Last week in Tampa, Florida, the Republican Party held its Convention (you may have heard some reports about talking to chairs, or something), and they adopted a platform that was, frankly, viewed with disdain by liberals and some independents.
The biggest issue seemed to reside in its stance on women’s reproductive rights, endorsing a full ban of abortion even in cases of rape or incest. This seems in line with what Missouri Congressman Todd Akin has endorsed throughout his candidacy for the Senate, even though he did it while using terms like “legitimate rape” and became a national laughingstock.
Despite all of the talk about ignoring platforms, informed citizens should pay attention to what each of the major parties wants to enact into legislation over the next four years. It provides a glimpse into how the party’s mainstream elements try to reconcile with the more extreme elements within itself, and are just about the only concrete blueprint that we can reasonably expect in this age of sanitized speeches and an emphasis on avoiding gaffes over saying anything that voters can actually put any stock in.
This week, it is the Democrats’ turn to have their convention in Charlotte, North Carolina, where they will assemble a party platform that will be sure to gin up its own controversy. Surely there will be sections dedicated to the protection of abortion rights laws, opposition to the slew of voter suppression bills that have been passed in so many states, and pledges to continue an open dialogue with countries hostile to us. Throw in the embrace of a new ally in the battle over gay marriage in President Barack Obama, and you will surely see conservatives greet the new document with the same derision that the left greeted theirs with last week.
Before they agree to these new policy stances, however, there is one thing from the 2008 platform that needs to be addressed, if for no other reason than to show that both parties are guilty of offending the sensibilities of independent minded voters. The following passage came in a discussion over the role of United States in the War on Terror, and how best to achieve the goal of soothing the strife going on between this nation and the forces of radical Islam:
“To empower forces of moderation (in Islam), America must live up to our values, respect civil liberties, reject torture, and lead by example. We will make every effort to export hope and opportunity – access to education, that opens minds to tolerance, not extremism; secure food and water supplies; and health care, trade, capital, and investment. We will provide steady support for political reformers, democratic institutions, and civil society that is necessary to uphold human rights and build respect for the rule of law.”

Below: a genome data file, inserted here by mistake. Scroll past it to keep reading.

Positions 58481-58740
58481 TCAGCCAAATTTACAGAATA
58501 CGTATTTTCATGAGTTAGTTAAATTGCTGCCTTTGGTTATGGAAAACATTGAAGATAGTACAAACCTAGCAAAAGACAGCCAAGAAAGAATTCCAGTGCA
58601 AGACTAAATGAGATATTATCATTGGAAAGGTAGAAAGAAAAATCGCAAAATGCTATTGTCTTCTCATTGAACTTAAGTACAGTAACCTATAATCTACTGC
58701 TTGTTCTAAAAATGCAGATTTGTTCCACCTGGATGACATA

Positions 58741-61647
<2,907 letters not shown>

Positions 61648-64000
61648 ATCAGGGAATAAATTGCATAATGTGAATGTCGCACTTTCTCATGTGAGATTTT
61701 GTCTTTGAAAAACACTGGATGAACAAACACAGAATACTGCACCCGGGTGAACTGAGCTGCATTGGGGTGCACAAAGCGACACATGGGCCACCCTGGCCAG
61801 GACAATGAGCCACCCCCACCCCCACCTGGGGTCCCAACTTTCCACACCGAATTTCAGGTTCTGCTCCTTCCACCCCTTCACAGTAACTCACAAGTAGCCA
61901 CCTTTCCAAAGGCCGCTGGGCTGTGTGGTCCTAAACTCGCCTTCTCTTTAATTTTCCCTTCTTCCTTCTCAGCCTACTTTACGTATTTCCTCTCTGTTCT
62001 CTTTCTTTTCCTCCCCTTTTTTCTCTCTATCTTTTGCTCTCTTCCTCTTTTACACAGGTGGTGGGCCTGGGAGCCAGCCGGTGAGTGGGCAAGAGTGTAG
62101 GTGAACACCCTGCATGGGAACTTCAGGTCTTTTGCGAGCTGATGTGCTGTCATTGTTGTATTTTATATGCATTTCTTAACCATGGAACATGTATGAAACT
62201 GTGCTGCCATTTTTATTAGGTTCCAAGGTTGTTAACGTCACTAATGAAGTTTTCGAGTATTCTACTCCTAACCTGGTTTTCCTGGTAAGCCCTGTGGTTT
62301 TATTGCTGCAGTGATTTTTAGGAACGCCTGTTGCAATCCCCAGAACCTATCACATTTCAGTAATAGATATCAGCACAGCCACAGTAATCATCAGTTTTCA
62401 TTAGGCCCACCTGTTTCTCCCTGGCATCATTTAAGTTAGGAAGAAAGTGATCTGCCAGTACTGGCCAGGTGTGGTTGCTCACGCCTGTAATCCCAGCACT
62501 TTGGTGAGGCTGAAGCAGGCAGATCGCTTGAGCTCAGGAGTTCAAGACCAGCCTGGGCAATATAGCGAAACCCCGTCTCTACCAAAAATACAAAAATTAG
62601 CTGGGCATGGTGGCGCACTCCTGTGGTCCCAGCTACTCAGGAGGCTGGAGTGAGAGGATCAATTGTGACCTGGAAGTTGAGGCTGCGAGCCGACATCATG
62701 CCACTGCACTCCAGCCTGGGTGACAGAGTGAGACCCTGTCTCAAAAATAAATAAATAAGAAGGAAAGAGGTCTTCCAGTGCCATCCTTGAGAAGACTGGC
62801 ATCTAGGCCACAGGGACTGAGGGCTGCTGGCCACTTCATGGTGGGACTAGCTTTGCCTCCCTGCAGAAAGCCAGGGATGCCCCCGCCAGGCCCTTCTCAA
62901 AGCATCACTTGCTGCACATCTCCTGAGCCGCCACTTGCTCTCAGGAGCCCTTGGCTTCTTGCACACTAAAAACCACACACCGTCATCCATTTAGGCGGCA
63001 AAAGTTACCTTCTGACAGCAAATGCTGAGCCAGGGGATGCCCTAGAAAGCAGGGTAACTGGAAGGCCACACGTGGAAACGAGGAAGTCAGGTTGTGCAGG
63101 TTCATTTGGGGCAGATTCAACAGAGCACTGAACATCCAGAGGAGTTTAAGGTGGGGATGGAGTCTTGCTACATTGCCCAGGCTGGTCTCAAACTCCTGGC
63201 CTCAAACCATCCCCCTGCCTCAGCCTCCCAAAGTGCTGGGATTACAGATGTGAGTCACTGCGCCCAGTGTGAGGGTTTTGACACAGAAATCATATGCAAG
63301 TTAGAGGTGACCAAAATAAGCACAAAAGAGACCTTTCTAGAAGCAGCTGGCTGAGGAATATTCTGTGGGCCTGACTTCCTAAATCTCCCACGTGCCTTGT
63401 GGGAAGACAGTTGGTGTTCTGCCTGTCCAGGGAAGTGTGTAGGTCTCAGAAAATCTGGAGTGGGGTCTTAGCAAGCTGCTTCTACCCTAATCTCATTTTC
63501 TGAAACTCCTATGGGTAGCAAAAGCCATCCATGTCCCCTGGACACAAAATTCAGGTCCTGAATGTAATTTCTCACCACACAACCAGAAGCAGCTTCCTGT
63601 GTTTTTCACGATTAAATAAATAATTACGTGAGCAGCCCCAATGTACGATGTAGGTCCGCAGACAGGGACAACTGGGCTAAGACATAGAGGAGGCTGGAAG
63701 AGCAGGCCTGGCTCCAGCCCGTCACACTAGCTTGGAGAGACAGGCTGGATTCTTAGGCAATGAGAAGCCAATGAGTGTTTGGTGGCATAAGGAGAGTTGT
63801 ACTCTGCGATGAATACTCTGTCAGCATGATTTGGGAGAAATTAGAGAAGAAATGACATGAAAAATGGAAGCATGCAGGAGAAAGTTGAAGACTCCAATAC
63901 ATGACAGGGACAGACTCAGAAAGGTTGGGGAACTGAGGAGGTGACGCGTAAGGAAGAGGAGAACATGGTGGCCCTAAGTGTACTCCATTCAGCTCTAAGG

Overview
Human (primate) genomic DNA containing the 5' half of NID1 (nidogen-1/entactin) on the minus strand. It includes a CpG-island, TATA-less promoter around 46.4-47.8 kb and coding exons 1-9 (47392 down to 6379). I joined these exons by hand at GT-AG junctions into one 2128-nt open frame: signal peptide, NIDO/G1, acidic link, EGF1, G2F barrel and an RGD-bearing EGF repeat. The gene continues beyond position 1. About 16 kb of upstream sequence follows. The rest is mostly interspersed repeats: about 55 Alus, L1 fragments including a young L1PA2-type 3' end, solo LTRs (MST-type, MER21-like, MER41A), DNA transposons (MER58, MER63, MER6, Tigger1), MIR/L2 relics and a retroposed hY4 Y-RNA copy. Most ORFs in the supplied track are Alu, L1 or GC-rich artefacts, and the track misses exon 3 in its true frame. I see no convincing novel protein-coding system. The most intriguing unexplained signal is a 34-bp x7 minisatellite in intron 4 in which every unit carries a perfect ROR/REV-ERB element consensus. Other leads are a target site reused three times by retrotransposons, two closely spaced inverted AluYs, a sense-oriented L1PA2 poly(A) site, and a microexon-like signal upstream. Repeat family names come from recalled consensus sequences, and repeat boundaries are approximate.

Truthfully, there is a lot that can be parsed from this, including the pie in the sky nature of the language in the second half of the paragraph. As we have seen in Libya, Egypt, and other Arab Spring nations, our example we have set as a free nation with democratic elections does have powerful resonance in that area of the world, but our meddling in places like Iraq and Afghanistan have merely exacerbated the negative images those same countries have of us as foreign invaders. Therefore, we have been caught in a Catch-22 situation of wanting to help these folks achieve democracy, but being resented for our presence in the changeover if we do get involved.
Those wanting us to intervene more strongly in Syria seem to forget the examples of how we can get bogged down in foreign conflicts, and even though radical Muslim regimes could be the result of these democratic revolutions (much to our chagrin from a foreign policy perspective), we have a fundamental right to prevent human rights abuses, but not to try to influence the results of these revolutions themselves. That delicate balance is one that politicians on both sides that have called for intervention conveniently ignore, but the president has done a relatively good job in that respect.